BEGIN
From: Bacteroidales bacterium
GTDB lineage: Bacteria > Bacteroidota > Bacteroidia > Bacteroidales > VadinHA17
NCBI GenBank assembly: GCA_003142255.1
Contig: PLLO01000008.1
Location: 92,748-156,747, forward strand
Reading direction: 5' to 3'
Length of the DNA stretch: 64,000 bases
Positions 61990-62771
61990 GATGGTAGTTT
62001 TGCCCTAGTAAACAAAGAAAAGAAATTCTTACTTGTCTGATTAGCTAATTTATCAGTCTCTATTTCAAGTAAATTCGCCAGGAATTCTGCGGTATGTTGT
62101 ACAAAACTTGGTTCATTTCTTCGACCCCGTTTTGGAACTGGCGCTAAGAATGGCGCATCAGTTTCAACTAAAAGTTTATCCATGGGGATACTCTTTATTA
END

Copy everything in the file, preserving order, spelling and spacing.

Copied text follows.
From: Bacteroidales bacterium
GTDB lineage: Bacteria > Bacteroidota > Bacteroidia > Bacteroidales > VadinHA17
NCBI GenBank assembly: GCA_003142255.1
Contig: PLLO01000008.1
Location: 92,748-156,747, forward strand
Reading direction: 5' to 3'
Length of the DNA stretch: 64,000 bases
Positions 61990-62771
61990 GATGGTAGTTT
62001 TGCCCTAGTAAACAAAGAAAAGAAATTCTTACTTGTCTGATTAGCTAATTTATCAGTCTCTATTTCAAGTAAATTCGCCAGGAATTCTGCGGTATGTTGT
62101 ACAAAACTTGGTTCATTTCTTCGACCCCGTTTTGGAACTGGCGCTAAGAATGGCGCATCAGTTTCAACTAAAAGTTTATCCATGGGGATACTCTTTATTA